Nov. 20, 2012 at 11:20 AM ET
It’s that time of year when gift catalogs circle the office, e-cards start filling in-boxes, and handwritten notes are stamped and sent. It’s time to thank the people who made 2012 a success — your clients.
Corporate gift giving has never been trickier as majority of company compliance departments require corporate gifts received by their employees be valued at less than $25. With that price limit, a fruit basket can easily be seen as contraband rather than the warm thank you it was intended to be.
Despite this, the scramble to send out the last batch of holiday gifts before imminent vacations turn bustling offices into ghost towns, is underway, and it appears that corporate gift giving has bounced back this holiday season.
According to a recent report from the American Express OPEN Small Business Holiday Monitor, 51 percent of company managers at the 501 small businesses American Express surveyed said they’re shipping out presents to clients this year, an 8 percent increase from 2011. Budgets are still slim post-recession, but the good news is, total spending is on rise.
Small businesses, which are defined as those with less than 100 employees, are dishing out an average budget of $958 on holiday gifts, up from $827 last year.
Alice Brendin, a small business advisor to American Express OPEN, said she expects small business owners are in a better position this fiscal year to give back to their own employees, and most importantly, to their customers.
“Business owners see the value of gift giving. As the economy improves, so do their budgets,” she said.
Trending gifts and gadgets in the office this year appear to be a collection of classics, ranging from wine and fruit baskets, to organizational or useful knick-knacks, such as USB sticks, flashlights, and 2013 calendars.
To make sure those gifts leave a lasting impression, personalization is key.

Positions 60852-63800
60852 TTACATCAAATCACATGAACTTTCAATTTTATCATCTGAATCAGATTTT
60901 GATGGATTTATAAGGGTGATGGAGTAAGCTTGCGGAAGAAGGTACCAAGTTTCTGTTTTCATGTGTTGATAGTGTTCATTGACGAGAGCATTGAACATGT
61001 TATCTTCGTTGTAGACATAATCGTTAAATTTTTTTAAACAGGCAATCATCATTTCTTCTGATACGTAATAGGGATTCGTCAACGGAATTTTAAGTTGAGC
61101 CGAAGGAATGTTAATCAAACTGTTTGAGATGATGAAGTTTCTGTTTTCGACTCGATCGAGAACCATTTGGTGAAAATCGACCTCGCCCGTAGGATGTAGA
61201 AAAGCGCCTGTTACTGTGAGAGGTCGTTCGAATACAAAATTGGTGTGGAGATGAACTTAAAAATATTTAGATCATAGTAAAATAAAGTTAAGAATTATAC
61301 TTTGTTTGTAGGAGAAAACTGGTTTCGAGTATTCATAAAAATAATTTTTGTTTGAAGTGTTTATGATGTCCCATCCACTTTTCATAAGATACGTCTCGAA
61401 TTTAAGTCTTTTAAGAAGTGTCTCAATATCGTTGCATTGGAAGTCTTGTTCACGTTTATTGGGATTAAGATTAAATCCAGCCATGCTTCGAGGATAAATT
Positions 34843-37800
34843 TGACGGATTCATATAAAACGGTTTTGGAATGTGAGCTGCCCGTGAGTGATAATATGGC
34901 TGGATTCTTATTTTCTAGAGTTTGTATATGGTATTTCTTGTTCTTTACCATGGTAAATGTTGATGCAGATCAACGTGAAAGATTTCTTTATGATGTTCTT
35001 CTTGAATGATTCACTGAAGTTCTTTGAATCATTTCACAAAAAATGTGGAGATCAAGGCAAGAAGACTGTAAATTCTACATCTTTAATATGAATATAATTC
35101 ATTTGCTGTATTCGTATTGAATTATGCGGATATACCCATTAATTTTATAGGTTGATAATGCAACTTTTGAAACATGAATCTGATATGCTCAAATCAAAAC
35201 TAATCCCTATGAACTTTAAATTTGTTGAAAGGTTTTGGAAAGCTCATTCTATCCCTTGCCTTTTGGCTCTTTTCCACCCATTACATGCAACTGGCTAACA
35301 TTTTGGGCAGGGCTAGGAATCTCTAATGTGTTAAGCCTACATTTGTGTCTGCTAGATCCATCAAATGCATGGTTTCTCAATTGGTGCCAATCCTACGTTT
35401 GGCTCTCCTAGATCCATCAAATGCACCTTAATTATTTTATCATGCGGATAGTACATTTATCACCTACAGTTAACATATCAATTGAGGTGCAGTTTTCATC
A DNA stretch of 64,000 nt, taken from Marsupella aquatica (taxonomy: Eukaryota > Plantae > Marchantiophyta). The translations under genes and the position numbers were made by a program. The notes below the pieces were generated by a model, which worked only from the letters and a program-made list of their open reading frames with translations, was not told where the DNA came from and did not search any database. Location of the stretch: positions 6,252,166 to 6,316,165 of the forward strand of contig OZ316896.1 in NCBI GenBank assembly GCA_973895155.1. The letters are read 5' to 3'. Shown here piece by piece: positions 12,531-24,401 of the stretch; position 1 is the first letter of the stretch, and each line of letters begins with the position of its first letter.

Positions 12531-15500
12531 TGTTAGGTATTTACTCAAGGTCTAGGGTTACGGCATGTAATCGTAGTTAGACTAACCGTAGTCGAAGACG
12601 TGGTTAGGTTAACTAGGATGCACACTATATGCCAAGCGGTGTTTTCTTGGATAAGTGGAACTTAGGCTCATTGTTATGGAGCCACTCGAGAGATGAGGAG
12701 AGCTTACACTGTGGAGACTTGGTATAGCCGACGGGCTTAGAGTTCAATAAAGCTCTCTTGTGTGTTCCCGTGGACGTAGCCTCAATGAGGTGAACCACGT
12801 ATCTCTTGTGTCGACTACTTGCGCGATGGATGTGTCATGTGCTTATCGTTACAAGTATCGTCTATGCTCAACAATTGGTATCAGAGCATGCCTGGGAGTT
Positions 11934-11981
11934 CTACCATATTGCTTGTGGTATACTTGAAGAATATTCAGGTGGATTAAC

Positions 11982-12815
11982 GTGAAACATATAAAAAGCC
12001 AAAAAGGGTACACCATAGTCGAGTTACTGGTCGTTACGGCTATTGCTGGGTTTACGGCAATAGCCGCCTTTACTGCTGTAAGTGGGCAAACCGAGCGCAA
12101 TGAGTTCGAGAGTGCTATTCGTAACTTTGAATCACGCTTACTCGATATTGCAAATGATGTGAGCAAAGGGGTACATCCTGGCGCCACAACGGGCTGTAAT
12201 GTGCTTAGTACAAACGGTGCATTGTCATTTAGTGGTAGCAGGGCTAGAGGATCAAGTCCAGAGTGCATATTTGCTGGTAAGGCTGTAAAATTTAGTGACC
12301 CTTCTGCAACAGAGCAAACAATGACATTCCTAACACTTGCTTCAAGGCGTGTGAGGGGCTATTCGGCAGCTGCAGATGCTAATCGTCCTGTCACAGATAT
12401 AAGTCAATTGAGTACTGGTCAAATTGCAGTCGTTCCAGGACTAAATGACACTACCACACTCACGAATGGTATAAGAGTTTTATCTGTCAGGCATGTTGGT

Stephen Sloan, director of Corporate Sales for Harry and David said that this year, they’ve incorporated personalized details to their traditional gift baskets to meet this demand, including company names on packaging, coffee mugs, and even slipping in financial reports.
Additionally, Sloan said gifts featuring local produce and organic food are more popular this year. “There’s really a push this year to be healthy,” he said.
However, on the flip side of the gift equation, many small business owners find themselves in a gift-giving conundrum, asking if the $25 dollar price-point for a present is really adequate.
How can a vendor tastefully say thank you to a client, with let’s say, a flimsy company keychain? What if the gift, that one thought was well intentioned, is over budget or not in compliance with rules and is returned to sender?
Some business owners have opted out of gift giving all together, turned off by compliance crackdowns and the changing do’s and don’ts. This year, Maruchi Santana, co-owner of Parham Santana, a small branding company located in Manhattan, did just that.
She and her husband have been in business for 27 years, and have sent holiday gifts to their Fortune 500 clients, such as Wal-Mart and Mattel for the past decade. But this holiday season — the couple called it quits.
“Time is money. We used to buy our clients handpicked gifts from Tiffany’s. We would write personal notes, go to trade shows, send gifts to executives and assistants,” she said. “We’d love to do more, but it’s become a full-time job [keeping up with industry rules.]”
Instead, the pair plan to donate the money they would have spent on gifts to three charities in their clients’ names. This decision comes as a result of increased gift returns and compliance regulations. Giving a donation to a vetted charity is a rewarding alternative, and her clients prefer it, Santana said.
“Everything changes over time,” she said. “You [as a small business owner] have to be in touch with the industry.”